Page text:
Germany's foreign minister said Sunday, July 27, that the upcoming Olympic Games would herald a major "opening up" of Chinese society and urged Beijing to do more to ensure the rights of its minorities.
Foreign Minister Steinmeier said the country must "respond to its growing responsibility"
Writing in the daily Frankfurter Allgemeine Zeitung, Frank-Walter Steinmeier said Beijing's hosting of next month's Olympics would see "a big opening up of China."
Steinmeier wrote that the country must "respond to its growing responsibility," adding: "all ethnic groups must have a share in the development of this multicultural nation, where human rights and fundamental freedoms must be guaranteed and the state and society must open up more."
China's human rights record has come under increasing scrutiny in the run-up to the Games, with its global Olympic flame procession interrupted by pro-Tibet demonstrators in the United States, Britain and France.
Germany, China's biggest trading partner in Europe, angering Beijing last September when Chancellor Angela Merkel gave a reception to Tibet's spiritual leader, the Dalai Lama.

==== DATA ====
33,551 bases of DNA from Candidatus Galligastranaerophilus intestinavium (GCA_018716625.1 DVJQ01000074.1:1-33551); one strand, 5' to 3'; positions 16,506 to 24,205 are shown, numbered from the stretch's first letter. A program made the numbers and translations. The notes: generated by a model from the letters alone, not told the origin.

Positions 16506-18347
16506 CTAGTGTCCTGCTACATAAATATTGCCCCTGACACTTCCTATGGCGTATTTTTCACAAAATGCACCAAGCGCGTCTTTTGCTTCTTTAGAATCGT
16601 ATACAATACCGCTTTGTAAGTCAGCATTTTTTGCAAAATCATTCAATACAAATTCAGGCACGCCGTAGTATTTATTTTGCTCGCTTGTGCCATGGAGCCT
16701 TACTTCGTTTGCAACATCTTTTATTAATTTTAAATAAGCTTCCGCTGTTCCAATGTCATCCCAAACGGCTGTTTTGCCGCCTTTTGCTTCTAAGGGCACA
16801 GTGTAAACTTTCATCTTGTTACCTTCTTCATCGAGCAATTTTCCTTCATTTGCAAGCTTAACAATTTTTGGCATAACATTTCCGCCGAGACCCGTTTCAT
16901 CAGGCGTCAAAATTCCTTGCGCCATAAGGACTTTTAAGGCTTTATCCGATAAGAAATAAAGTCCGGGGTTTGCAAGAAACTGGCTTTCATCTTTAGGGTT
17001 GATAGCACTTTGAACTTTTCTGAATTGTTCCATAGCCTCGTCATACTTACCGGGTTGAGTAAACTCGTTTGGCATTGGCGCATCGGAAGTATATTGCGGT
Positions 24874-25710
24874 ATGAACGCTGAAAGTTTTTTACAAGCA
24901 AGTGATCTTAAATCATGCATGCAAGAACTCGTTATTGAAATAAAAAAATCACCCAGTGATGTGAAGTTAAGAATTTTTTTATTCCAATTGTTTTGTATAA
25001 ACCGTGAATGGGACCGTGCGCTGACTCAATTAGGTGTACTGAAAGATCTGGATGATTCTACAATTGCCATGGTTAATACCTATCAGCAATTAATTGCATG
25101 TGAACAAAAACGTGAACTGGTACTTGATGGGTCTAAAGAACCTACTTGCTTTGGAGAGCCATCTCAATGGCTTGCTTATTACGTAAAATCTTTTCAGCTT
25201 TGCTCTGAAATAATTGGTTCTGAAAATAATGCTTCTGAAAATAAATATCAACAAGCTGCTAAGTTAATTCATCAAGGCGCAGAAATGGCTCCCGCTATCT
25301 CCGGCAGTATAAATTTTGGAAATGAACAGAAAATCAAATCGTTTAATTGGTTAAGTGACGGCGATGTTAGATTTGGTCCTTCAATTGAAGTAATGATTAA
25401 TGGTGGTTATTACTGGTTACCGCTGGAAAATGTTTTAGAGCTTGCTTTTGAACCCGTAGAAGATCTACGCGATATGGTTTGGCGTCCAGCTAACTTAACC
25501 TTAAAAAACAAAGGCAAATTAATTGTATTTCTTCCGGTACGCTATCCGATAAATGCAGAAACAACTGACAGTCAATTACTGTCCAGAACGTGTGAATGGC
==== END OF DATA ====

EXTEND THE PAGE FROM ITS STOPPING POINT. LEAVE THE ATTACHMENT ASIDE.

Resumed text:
'Concrete improvements' needed
Steinmeier's opinion piece, to be published Monday, said that in a world which is constantly remaking itself China would have a key role to play.
However, "concrete improvements" would be necessary, the foreign minister said, adding "we must, of course, discuss Tibet."
There has been pressure, especially from rights activists, on world leaders to boycott the opening ceremony of the Beijing Olympics on August 8. Neither Merkel nor Steinmeier are attending the Games or the ceremony, but have spoken out against any boycott of the event.
Other leaders, such as US President George W. Bush and French leader Nicolas Sarkozy, have announced they will go to the opening ceremony.
Human rights T-shirts
These official shirts won't likely offend the Chinese, while the human rights T-shirts might
German athletes soon to be on their way to Beijing were presented with T-shirts on Saturday by a group of former competitors to take with them to the Olympics. The shirts highlighted human rights issues.
The T-shirts bore the slogans "Fair Games," "Sport for Human Rights," "Celebrate Humanity," "Free Tibet" and "Free China."
China has ruled Tibet since 1951, a year after sending troops in to "liberate" the remote Himalayan region. The Dalai Lama fled his homeland in 1959 following a failed uprising and has since lived in exile in India.China accuses him of being a separatist, but the 1989 Nobel Peace Prize winner insists he does not want independence for Tibet. However he has repeatedly said he wants greater autonomy for Tibet under Chinese rule as well as an end to religious and cultural repression.